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National Adoption Awareness Month is in full swing. As a reminder, the purpose of #NAAM is to raise awareness of the many foster children who need permanent families. When it comes to adoption, adoptees are the experts. They live adoption 24/7, 365 days a year for their entire lives. For those of us who have built families through adoption, we also have an opportunity to increase awareness of #AdoptionMatters— within our own families. We can listen to the experts within our families— our kids.
Awareness arises from information. How can we as Intentional Parents acquire the most accurate information about our own children’s thoughts, feelings, concerns, and worries about adoption? By not imposing our thoughts, beliefs, expectations, and needs, by not overriding their lived experience as adoptees. By engaging in honest conversations with our kids. For these conversations to occur, we must first create an understanding of openness and welcome between ourselves and our kids. This rapport arises from repeated interactions that affirm our interest in their positions and our respecting their voices.
Then we listen—deeply—truly listen—without interruption, without trying to minimize or invalidate their words, without “yes…but” comments. We resist responses that try to highlight only the benefits of adoption. We affirm the reality that the loss of their first families is a painful one that affects them for their lifetime. We accept that adoption is not a once-and-done event but rather a lifelong journey. This is the essence of Adoption-attunement.
During #NAAM, our kids will certainly be exposed to references about adoption. How does this make them feel? What thoughts preoccupy them? What are teachers, friends, neighbors saying to them? The only way we can know for sure is to ask them. Yet opening these conversations can be awkward. Kids may feel conflicted: they may want to talk and be uncomfortable about doing so. They may fear that their words will offend us or be unwelcome.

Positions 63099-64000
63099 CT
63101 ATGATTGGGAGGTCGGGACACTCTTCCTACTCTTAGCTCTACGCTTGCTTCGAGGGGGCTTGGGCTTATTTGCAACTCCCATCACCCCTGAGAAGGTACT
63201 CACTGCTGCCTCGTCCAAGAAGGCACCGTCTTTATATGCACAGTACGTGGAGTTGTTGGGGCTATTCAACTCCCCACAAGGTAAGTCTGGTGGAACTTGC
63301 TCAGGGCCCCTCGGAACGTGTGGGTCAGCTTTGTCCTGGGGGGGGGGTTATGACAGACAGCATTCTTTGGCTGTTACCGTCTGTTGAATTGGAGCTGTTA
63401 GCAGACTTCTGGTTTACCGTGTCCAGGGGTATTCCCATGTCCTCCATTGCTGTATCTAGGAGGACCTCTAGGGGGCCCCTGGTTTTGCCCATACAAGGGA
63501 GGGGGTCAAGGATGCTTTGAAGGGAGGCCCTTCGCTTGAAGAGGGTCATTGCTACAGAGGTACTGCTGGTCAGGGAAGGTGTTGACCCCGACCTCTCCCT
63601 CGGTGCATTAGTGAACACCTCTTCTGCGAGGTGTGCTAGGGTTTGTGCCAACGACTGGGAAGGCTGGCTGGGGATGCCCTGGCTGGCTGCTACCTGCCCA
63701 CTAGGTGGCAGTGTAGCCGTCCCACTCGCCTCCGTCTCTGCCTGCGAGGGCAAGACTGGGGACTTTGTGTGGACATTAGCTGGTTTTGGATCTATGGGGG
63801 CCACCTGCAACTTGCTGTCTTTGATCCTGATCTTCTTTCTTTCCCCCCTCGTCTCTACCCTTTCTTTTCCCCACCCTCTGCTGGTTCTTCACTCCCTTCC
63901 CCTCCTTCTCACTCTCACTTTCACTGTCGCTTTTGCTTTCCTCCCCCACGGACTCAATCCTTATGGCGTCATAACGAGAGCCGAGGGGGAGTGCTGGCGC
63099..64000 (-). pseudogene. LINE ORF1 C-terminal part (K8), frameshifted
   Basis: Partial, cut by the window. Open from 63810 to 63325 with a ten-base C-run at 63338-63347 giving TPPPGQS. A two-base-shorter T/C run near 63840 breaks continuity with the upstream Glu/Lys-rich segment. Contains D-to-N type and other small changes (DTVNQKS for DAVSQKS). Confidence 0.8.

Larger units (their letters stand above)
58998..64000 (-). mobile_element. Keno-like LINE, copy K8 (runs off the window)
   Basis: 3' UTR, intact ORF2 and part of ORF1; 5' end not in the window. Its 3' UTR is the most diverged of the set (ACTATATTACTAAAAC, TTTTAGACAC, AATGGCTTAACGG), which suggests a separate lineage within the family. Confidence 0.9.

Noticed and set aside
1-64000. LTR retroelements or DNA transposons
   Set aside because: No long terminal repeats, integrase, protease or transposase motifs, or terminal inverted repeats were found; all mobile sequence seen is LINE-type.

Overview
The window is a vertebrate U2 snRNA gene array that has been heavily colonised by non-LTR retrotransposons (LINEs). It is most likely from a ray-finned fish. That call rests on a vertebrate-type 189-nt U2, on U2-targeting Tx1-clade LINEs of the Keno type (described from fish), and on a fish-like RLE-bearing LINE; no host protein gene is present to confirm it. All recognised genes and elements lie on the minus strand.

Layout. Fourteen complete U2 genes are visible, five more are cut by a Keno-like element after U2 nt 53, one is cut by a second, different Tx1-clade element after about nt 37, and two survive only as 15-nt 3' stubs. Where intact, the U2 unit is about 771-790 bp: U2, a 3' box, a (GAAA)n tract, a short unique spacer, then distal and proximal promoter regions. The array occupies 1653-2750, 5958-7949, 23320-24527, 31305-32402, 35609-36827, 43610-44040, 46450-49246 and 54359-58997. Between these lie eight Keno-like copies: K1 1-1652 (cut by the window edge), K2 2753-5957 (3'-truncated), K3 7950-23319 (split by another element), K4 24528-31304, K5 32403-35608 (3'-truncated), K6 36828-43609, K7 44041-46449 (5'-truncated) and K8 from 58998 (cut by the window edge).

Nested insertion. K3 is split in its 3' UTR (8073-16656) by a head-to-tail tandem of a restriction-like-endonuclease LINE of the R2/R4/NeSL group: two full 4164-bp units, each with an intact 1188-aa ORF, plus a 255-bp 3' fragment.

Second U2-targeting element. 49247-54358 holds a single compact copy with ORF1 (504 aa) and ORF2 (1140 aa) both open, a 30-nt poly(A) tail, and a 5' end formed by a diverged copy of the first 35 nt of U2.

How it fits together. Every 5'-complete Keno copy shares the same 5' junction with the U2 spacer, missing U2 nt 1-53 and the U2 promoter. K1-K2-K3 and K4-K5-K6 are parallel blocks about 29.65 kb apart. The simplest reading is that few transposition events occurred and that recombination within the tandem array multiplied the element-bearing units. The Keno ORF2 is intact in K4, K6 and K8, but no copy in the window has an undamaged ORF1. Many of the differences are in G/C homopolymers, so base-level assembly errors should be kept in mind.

Ideally, we have built a family habit of truth-telling and truth-welcoming that will reassure our kids that we welcome the full range of their thoughts and feelings about adoption and they know that we realize that some of those thoughts and feelings can be messy, negative and uncomfortable to share. We must convince them that we are strong enough to hear it all, especially when the information is uncomfortable or painful.
How do we initiate these important conversations? If we hear #NAAM messages while we are together, we can ask them what they think about what they just heard. We can also ask “Hey, I was wondering if…” questions like
If people have been mentioning adoption to them?
If people have been telling them how they “ought” to feel or think about being adopted?
If there were things they wished they could say to us (parents,) to strangers who think they understand adoption better than out kids who actually are living adoption.?
If you wish you could tell us something about adoption that you fear we are hesitant to know?
Is there something we are getting “wrong” about adoption that would help us understand better?
If this kind of direct questioning lands flat, books always offer a way of opening conversations. Ensure that your family library includes books that speak to adoption complexity as well as highlighting parental joy and any benefits to adoptees. Ask questions like,
What does this book get right? Wrong?
What did this book overlook?
Have you had similar experiences, conversations or confrontations?
Listen to our podcasts on Adoption-attuned Parenting.
Read Adoption-attuned book reviews
by GIFT coach, Gayle H. Swift,
on her blog "Writing to Connect"